|Publisher:||William Clowes and Sons|
|Tags:||Canada, history, monarchy, non-fiction, British Empire, William Lyon Mackenzie, Lord Durham's Report, Upper Canada, Lower Canada, democracy, rebellion|
Sir Francis Bond Head was Lieutenant-Governor of Upper Canada during 1836-38, during which time the famous Rebellion of 1837 occurred.
Sir Francis strongly opposed the policies of the British Government with respect to the governance of Upper Canada and argued that they were inimical to the British constitution. He claimed support from the great majority of the population of Upper Canada, and held that the grievances expressed by Wm. Lyon Mackenzie et al. were but a device to force constitutional change.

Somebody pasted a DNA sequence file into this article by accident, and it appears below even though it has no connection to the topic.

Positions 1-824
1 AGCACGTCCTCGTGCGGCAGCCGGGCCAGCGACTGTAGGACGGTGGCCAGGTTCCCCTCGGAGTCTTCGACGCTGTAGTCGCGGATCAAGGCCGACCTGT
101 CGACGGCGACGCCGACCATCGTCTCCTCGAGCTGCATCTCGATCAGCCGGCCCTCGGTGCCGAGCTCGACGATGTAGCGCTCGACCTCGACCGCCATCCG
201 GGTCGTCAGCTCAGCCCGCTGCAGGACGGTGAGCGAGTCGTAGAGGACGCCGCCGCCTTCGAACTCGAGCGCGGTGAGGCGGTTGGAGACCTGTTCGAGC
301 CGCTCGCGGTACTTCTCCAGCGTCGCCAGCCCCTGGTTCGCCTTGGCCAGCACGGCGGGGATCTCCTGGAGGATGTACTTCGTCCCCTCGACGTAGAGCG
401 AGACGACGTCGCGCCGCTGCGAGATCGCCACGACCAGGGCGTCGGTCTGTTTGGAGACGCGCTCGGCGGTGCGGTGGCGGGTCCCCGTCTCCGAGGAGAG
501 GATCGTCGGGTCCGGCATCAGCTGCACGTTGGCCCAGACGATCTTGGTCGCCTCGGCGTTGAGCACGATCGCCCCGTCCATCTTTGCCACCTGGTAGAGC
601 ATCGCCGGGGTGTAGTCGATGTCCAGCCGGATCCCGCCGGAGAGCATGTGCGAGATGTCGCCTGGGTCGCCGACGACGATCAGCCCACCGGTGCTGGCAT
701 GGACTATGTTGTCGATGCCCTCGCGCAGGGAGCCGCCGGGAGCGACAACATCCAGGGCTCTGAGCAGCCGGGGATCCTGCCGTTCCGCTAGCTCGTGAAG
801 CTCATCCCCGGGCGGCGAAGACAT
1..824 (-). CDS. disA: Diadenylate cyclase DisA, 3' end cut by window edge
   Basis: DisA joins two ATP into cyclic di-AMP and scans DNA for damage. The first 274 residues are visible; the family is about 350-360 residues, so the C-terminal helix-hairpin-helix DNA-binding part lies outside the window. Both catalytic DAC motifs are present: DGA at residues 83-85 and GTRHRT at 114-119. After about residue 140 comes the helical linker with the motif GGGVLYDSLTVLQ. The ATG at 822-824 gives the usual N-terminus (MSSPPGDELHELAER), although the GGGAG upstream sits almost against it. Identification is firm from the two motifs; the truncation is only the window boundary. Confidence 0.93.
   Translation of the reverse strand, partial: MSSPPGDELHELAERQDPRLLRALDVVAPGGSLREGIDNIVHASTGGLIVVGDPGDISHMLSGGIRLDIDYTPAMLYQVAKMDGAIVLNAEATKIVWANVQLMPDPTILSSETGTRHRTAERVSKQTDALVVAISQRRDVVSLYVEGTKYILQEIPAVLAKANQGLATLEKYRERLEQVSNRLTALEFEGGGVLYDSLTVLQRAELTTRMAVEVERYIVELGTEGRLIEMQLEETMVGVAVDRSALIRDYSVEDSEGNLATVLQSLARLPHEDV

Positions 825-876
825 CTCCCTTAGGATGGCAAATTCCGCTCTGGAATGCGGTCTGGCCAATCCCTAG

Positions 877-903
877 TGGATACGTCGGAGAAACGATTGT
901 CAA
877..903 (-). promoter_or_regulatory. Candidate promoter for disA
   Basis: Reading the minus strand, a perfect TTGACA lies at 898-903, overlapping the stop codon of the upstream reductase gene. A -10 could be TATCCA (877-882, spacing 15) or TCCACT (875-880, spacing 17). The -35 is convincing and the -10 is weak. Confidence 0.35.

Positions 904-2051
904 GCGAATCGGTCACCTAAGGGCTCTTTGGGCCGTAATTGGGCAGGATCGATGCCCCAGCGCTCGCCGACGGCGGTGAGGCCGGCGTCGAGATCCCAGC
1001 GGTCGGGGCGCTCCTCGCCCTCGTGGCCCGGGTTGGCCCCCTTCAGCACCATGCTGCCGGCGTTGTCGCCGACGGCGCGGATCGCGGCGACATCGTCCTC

Sir Francis describes several episodes when he battled with both Upper Canadian personages and the British Colonial Office in pursuit of his ideals.
Rebuffed by Downing Street and harried by reformers, he resigned and requested an opportunity to justify his actions and policies before an official body. This was refused, and consequently he was forced into silence without publishing any despatches. [Suggest a different description.]
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